Laws of Ever Min Ha-Chai

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by R. Gidon Rothstein

Parshat Bo: Laws of Ever Min Ha-Chai, Animal Parts Removed from a Living Animal

Ever min ha-chai seems to me a prime example of a not infrequent phenomenon, where Jews assume a reason for a Torah law unsupported by the rules of the mitzvah in questions. In our case, I think many or most of us take EMH [ever min hachai, loosely, a body part taken off a live animal] to be a cruelty prohibition, the Torah wanted to teach us not to mistreat animals by causing them pain.

AH Yoreh De’ah 62;1 already presents problems. EMH includes full body parts only, says AH. Such a sinner would get lashesbecause Devarim 12;23 says not to eat a soul with its flesh, tradition teaching us to include body parts taken off with the “soul,” meaning while the animal is still alive. If only meat came off, though, Chullin 102b tells us the prohibition is the issur terefah, loosely, a mortally wounded animal; in AH’s view, if a Jews eats both a full body part that came off while alive, as well as meat, separately, s/he would be liable for two sets of lashes.

In case it needs to be said, it is not immediately obvious that taking off a whole body part is so much more cruel than slicing a bunch of meat from a live animal.

The Special Status of an Ever

Rashi to Chullin 102b says the body part’s inability to regenerate makes it like a piece of the soul of the animal, impermissible while there is still life in the flesh.  (AH doesn’t explain why meat wouldn’t be the same; if the answer is that meat can regenerate, I’m not sure why it counts as terefah, but that’s not our focus now.]

Cheilev, the prohibited fats of an animal, do regenerate, suggesting that Rashi would have thought cheilev taken out of a living animal should not be a problem of EMH. Indeed, Ramban, cited by Rashba, thought Chullin 103a’s assertion of the inclusion of cheilev in EMH meant only kulya be-chalba, where a body part is mixed in with the cheilev. He had to be thinking Chazal were being inexact in their language, since they say cheilev counts as EMH.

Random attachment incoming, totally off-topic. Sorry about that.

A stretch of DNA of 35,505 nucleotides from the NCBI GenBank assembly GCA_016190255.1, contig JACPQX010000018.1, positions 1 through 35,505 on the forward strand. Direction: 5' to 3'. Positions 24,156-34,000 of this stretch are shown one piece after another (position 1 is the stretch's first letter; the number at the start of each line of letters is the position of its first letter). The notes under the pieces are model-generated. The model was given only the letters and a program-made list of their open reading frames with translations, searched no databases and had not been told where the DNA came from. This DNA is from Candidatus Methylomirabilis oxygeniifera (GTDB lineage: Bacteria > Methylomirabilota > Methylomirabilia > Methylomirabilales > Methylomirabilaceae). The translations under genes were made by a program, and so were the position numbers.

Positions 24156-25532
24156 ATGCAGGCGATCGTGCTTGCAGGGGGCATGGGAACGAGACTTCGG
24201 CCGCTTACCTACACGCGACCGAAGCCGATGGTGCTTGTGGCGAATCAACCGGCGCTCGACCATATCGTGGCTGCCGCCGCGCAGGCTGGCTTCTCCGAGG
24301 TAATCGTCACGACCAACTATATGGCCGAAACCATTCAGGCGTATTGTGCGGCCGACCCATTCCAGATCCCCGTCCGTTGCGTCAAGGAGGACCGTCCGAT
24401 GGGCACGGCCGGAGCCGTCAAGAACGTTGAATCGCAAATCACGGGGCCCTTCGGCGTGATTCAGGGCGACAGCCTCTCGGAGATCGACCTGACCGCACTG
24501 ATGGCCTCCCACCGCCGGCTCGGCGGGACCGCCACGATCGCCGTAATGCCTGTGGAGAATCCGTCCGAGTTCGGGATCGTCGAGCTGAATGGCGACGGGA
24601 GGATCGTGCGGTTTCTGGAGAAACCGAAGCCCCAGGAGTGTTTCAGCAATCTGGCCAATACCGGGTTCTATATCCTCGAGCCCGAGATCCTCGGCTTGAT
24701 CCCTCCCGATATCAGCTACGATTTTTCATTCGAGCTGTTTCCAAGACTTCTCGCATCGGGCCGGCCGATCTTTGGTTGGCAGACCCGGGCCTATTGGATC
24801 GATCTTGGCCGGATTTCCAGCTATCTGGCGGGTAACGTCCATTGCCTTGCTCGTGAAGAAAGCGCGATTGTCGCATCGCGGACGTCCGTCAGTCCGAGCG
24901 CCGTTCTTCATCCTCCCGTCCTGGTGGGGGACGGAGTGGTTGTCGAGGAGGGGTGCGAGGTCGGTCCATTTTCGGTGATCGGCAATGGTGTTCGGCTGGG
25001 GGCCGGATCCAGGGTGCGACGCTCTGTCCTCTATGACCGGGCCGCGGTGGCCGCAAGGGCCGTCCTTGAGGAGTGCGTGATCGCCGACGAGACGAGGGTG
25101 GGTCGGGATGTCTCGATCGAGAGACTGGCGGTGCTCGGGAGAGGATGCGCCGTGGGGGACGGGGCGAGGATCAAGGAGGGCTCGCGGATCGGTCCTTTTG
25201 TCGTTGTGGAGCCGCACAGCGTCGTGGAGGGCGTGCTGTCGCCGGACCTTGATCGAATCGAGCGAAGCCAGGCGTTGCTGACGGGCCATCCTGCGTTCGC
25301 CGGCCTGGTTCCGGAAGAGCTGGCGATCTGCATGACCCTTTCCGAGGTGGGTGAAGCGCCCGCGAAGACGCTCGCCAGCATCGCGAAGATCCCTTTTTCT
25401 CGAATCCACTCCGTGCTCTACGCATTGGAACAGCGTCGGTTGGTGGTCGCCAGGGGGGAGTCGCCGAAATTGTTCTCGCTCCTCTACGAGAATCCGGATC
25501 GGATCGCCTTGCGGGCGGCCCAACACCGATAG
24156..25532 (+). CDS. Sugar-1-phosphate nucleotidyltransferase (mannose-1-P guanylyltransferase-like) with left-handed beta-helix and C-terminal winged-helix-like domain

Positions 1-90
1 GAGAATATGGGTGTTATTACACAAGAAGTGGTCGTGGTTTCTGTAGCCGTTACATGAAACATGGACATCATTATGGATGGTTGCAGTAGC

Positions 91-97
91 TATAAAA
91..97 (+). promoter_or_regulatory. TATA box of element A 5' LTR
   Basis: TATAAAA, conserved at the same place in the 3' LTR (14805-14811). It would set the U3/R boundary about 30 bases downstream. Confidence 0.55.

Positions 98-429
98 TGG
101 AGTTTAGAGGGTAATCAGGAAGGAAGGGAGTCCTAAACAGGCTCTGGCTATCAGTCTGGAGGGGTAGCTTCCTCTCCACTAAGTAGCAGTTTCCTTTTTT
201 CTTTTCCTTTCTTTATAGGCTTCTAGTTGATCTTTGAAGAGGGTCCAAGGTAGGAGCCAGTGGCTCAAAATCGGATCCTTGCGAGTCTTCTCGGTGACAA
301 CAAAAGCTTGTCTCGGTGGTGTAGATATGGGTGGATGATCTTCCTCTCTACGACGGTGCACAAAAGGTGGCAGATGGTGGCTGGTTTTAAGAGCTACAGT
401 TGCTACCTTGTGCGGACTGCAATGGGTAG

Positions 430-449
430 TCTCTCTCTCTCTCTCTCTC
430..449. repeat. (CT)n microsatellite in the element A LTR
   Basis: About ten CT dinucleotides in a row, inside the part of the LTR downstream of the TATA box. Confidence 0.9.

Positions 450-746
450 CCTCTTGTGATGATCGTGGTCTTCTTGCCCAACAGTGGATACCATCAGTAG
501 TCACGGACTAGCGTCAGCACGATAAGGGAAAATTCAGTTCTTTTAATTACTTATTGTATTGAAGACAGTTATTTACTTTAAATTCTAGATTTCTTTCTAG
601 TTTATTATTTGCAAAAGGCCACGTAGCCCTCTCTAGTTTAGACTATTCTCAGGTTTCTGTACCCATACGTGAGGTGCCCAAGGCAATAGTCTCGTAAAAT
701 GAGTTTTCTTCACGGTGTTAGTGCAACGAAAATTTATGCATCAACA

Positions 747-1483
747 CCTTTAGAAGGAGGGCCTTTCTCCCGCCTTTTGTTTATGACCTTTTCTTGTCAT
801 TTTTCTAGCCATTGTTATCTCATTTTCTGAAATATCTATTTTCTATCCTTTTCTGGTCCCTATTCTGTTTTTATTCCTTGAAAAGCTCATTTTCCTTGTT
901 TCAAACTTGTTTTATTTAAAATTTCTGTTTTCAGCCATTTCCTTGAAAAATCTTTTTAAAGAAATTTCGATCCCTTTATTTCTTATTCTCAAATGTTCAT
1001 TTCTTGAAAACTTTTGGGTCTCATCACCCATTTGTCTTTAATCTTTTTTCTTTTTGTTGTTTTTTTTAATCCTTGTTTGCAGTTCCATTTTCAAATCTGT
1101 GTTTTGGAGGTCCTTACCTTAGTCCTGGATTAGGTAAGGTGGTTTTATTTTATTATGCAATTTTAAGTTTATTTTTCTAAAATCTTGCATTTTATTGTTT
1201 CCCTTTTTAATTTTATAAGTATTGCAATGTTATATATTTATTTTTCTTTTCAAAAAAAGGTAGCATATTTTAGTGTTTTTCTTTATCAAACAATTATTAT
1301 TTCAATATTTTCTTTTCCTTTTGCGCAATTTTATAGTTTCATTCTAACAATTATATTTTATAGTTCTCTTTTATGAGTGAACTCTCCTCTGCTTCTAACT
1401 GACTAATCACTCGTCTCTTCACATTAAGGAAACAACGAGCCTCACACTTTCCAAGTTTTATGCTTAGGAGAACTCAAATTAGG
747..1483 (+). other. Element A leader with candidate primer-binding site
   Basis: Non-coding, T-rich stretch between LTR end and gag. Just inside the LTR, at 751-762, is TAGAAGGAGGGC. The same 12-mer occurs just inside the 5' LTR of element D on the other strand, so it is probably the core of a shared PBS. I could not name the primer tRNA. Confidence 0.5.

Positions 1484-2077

Rambam is clearer that cheilev itself would be EMH, AH tells us in s’if three, meaning the ability to regenerate cannot have been his concern. AH suggests he saw cheilev as itself the soul, similar to blood (which the Torah explicitly designates the soul); if so, there are two levels to EMH, body parts, and then blood and fats, themselves the building blocks of the original animal. This also could explain why these are the two parts of an animal offered for sacrifices (other than an olah, where everything goes up). [In se’if five, AH struggles with other aspects of Rambam’s view, e.g. his assertion EMH doesn’t apply to birds for non-Jews. I’m going to skip it here.]

A Pause to Consider Non-Jews

EMH also implicates non-Jews, who were told in Bereshit 9;4 not to eat flesh in its blood. In se’if four, AH points out interesting differences between the rule for them and for us.  Chullin 102a limited the prohibition to kosher animals and birds, because the verse says not to eat the flesh with the soul, implying we could eat the flesh without the soul. Non-Jews have no idea of prohibited animals (once they are dead), which then means EMH includes all living creatures.